Canon Sheehan Loop

Canon Sheehan Loop
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This loop owes its name to Canon Patrick Augustine Sheehan (1852-1913) a cleric and writer invariably referred to as Canon Sheehan of Doneraile, mainly because he wrote almost all of his major works while he was there as Parish Priest. The starting point of this loop gives its name to one of Canon Sheehan's most famous works - a novel titled Glenanaar.

After crossing the bridge to follow the loop along the left bank of the Ogeen River. Enjoy the natural woodlands and watch out for the natural well. In the month of May you will be greeted by a haze of bluebells as you walk this stretch.

You will cross two footbridges on this loop taking you from County Cork into County Limerick and then back to Cork again! Shortly afterwards the loop joins a forestry road.

Keep an eye out towards the end of this stretch for a Mass Rock well preserved and still used on occasions today. Shortly after the Mass Rock, the loop reaches a T-junction where it turns left and takes you eastward through Ballintlea with fine views of the Blackwater Valley, and the Nagle and Knockmealdown Mountains.

Distance: 7km

Time: 1 - 2.5 hrs

Difficulty: Easy

Trail Type: Forest tracks/paths and riverbank

Download Ballyhoura Trails Guide App - your personal guide to the loop walks of Ballyhoura Country!

Download Canon Sheehan Loop Guide

This loop owes its name to Canon Patrick Augustine Sheehan (1852-1913) a cleric and writer invariably referred to as Canon Sheehan of Doneraile, mainly because he wrote almost all of his major works while he was there as Parish Priest. The starting point of this loop gives its name to one of Canon Sheehan's most famous works - a novel titled Glenanaar.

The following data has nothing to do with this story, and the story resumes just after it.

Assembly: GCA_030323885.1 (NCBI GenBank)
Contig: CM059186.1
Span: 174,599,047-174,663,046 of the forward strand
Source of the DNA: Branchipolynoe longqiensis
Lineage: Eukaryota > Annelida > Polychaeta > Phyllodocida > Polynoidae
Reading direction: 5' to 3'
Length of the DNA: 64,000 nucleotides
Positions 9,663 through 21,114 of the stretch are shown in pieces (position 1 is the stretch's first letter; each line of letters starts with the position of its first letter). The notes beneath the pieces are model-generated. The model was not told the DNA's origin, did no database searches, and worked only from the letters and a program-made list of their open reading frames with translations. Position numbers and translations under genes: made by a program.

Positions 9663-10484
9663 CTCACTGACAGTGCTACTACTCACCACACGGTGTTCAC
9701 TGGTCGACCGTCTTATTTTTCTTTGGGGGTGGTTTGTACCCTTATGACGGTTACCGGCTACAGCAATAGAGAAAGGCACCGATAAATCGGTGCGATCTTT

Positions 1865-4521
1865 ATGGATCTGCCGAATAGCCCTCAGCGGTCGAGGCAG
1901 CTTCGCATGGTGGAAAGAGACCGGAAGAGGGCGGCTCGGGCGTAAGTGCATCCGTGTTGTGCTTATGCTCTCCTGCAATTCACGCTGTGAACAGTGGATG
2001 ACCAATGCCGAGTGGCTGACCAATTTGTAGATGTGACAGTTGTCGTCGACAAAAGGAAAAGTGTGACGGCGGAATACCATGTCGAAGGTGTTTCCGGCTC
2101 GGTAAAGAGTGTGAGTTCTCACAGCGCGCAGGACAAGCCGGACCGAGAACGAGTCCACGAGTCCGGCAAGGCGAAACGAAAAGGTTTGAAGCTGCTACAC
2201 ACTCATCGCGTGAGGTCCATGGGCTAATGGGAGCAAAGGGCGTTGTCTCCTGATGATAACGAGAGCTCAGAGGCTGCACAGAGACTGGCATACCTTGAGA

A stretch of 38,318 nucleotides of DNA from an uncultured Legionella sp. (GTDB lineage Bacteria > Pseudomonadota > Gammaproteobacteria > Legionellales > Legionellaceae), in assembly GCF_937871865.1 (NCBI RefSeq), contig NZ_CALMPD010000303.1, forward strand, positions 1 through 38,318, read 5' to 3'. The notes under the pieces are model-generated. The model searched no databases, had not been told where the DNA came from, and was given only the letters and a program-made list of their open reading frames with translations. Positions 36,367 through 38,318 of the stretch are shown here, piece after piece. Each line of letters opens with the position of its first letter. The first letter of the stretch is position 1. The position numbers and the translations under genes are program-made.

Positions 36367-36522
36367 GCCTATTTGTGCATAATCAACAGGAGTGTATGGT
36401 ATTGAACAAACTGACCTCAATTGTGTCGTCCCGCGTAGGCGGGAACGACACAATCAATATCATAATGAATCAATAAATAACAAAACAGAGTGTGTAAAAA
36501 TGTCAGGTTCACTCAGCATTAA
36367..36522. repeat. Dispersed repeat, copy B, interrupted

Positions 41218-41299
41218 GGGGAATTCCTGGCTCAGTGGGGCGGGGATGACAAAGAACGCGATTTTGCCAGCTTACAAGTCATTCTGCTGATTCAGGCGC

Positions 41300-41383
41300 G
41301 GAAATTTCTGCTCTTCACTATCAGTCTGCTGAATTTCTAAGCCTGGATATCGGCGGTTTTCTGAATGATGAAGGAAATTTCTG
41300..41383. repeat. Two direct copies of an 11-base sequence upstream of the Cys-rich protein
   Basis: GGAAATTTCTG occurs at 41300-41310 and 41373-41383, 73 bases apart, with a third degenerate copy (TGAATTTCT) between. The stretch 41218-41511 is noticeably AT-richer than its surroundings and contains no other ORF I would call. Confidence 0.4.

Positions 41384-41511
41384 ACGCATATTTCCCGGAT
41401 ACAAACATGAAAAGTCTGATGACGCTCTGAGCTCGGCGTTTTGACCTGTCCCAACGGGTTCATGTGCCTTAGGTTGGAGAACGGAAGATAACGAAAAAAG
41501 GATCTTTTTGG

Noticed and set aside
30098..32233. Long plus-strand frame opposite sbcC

After crossing the bridge to follow the loop along the left bank of the Ogeen River. Enjoy the natural woodlands and watch out for the natural well. In the month of May you will be greeted by a haze of bluebells as you walk this stretch.

You will cross two footbridges on this loop taking you from County Cork into County Limerick and then back to Cork again! Shortly afterwards the loop joins a forestry road.

Keep an eye out towards the end of this stretch for a Mass Rock well preserved and still used on occasions today. Shortly after the Mass Rock, the loop reaches a T-junction where it turns left and takes you eastward through Ballintlea with fine views of the Blackwater Valley, and the Nagle and Knockmealdown Mountains.

Distance: 7km

Time: 1 - 2.5 hrs

Difficulty: Easy

Trail Type: Forest tracks/paths and riverbank

Download Ballyhoura Trails Guide App - your personal guide to the loop walks of Ballyhoura Country!

Download Canon Sheehan Loop Guide